You are on page 1of 13

Indirect speech acts

1. 2. 3. 4. 5. Primary vs. explicit performatives Performative Hypothesis Sentence type and illocutionary force Conventional speech acts politeness

Primary vs. explicit performatives

Explicit performatives are introduced by a performative verb; primary performatives are not. Primary performatives can be ambiguous as to which illocutionary force they have. Performative verbs can be used to perform acts other than that which they indicate; eg. I promise vs. I promised vs. Ill promise

The Performative Hypothesis

Primary performatives have a performative clause in the underlying structure; Ill come = I promise Ill come The book was written by Chomsky and myself. ?The book was written by Chomsky and herself whats the time, because .. Frankly, I hate this sort of behavior

Counterevidence to PH
Performative utterances need not be in the active voice, nor have a first person subject pronoun; eg. Passengers are hereby warned not Primary performatives and their corresponding explicit ones do not have the same meaning; eg. I state to you that earth is flat vs. earth is flat

Sentence type and illocutionary force

Declaratives, interrogatives and imperatives are assumed to be used basically for statements, queries and commands, respectively. But, commands are usually issued by means of declaratives or questions: can you close the door? I want you to close the door. Often, there is some discrepancy between sentence type and illocutionary force

Sentence type and syntax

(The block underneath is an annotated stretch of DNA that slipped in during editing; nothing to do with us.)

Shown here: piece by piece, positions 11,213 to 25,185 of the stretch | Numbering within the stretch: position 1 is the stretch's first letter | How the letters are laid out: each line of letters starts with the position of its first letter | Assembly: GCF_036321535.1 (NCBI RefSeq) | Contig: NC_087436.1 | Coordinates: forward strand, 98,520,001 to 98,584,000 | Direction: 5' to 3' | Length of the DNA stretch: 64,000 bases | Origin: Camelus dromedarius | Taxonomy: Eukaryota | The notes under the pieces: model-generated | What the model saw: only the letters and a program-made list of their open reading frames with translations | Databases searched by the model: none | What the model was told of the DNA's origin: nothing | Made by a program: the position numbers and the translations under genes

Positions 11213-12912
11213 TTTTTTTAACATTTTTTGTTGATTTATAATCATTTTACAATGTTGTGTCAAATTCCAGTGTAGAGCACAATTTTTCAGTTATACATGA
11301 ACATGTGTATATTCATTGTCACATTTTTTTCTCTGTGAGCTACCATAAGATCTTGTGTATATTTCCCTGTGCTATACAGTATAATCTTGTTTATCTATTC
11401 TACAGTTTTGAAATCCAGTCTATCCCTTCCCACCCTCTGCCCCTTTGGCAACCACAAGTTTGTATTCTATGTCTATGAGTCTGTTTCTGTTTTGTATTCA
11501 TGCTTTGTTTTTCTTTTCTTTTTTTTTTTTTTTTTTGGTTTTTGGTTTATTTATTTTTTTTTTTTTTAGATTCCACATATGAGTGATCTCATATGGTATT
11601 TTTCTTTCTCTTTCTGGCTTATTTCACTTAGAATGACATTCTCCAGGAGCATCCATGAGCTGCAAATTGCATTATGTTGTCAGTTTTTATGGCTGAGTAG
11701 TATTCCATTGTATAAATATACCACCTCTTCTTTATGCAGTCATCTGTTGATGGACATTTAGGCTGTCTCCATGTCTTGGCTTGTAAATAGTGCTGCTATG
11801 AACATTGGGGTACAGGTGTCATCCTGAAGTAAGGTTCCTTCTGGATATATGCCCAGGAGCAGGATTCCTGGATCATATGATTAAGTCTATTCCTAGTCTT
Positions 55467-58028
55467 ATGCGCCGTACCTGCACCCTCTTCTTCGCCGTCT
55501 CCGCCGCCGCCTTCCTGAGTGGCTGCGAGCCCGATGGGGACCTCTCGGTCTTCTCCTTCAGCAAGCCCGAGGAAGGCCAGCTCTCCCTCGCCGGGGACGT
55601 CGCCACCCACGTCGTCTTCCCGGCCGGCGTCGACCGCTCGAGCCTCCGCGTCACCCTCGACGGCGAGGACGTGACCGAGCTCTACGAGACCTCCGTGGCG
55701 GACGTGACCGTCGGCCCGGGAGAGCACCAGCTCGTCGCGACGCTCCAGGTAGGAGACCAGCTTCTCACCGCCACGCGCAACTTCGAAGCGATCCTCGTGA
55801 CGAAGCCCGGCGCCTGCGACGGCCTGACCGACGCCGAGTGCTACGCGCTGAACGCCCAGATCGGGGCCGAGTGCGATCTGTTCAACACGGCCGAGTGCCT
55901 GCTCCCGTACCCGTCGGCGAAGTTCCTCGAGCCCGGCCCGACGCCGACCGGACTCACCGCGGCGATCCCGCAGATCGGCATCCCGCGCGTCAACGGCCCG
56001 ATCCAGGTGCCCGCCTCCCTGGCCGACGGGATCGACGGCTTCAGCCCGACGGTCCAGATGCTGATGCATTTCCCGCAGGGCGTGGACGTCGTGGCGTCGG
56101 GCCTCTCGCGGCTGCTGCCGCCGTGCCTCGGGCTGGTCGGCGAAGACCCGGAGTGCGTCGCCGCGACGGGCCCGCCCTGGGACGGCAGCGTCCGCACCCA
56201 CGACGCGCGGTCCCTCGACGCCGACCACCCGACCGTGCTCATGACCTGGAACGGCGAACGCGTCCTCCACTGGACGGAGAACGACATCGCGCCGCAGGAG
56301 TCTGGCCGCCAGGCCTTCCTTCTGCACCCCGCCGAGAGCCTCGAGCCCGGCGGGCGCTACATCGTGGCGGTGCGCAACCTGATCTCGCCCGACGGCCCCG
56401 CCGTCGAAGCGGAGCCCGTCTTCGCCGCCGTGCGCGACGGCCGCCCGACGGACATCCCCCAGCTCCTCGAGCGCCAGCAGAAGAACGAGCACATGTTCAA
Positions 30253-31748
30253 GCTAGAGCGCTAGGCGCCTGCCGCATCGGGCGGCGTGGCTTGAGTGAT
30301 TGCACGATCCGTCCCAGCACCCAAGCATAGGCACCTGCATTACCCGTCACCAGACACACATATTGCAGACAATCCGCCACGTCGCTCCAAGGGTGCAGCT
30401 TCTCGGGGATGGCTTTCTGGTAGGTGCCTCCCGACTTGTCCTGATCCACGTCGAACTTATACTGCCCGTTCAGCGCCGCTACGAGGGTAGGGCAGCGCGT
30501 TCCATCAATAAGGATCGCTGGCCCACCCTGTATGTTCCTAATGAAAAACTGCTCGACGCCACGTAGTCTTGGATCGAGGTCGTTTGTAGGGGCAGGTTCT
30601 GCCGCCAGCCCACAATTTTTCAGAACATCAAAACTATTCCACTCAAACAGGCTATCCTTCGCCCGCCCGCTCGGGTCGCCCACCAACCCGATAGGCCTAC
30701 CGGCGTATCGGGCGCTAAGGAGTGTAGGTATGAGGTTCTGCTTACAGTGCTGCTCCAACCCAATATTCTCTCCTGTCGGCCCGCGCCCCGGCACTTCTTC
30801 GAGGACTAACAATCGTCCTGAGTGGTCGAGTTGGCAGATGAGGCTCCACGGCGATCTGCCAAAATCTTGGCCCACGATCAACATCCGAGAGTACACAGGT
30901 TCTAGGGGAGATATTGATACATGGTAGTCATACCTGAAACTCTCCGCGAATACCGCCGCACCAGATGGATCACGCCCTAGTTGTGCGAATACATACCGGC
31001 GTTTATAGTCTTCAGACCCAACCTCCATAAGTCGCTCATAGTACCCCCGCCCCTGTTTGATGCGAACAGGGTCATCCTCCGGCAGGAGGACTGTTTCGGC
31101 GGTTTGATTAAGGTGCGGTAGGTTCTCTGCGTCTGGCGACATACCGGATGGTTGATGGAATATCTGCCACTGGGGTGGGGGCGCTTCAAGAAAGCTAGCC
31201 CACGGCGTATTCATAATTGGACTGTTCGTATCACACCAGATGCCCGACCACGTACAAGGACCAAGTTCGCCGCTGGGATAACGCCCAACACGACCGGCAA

Some syntactic phenomena can be captured only by reference to illocutionary force of utterances. please is restricted to requests: please shut the door/you please / can you please .? The question is how to relate illocutionary force to sentence type

Conventional speech acts

There are conventional formulas to perform some speech acts; eg. requests: I want you to /can you / would you /would you mind / etc. Although the request is indirect, the implicature is barely cancelable as the formulas are conventional. How is the illocutionary force of these utterances arrived at?

Idiom theory
One way to deal with conventional indirect speech acts is to consider them idioms in the sense that they are learnt and stored in memory as conventional forms Idioms are not compositional: their meaning is not calculated from the meaning of their constituents They do not have a literal and a non-literal meaning

Inference theory
Another way is to concede that conventional indirect speech acts have a literal meaning and that their illocutionary force is computed on the basis of it In Searles terms, they have a primary and a secondary illocutionary force In order to account for the discrepancy between the primary and the secondary illocutionary acts, the following are needed:

(i) Certain general principles of cooperative conversation, (ii) Mutually shared background information between S and H (iii)An ability on the part of H to make inferences.

Indirect speech acts can be made by: (i) Asking whether or stating that a preparatory condition obtains, (ii) Asking whether or stating that a propositional condition obtains, (iii) Stating that the sincerity condition obtains, etc. The problem is why should speakers speak indirectly?

Leech (1983) postulates a Politeness Principle to account for indirectness The PP has maxims among which are: Tact Maxim (a- minimize cost to other / b- maximize cost to other) Generosity Maxim (a- minimize benefit to self /b- maximize cost to self) Modesty Maxim (a- minimize praise of self /b- maximize dispraise of self)

Brown & Levinson (1987)

A Model Person who is a fluent speaker of a native language and endowed with rationality and face. Rationality is the capacity to reason out the means for certain ends to be achieved. Face is the image that an individual develops for himself in his community Some acts are face-threatening and speakers adopt strategies to reduce their face-threatening potential depending on D, P and R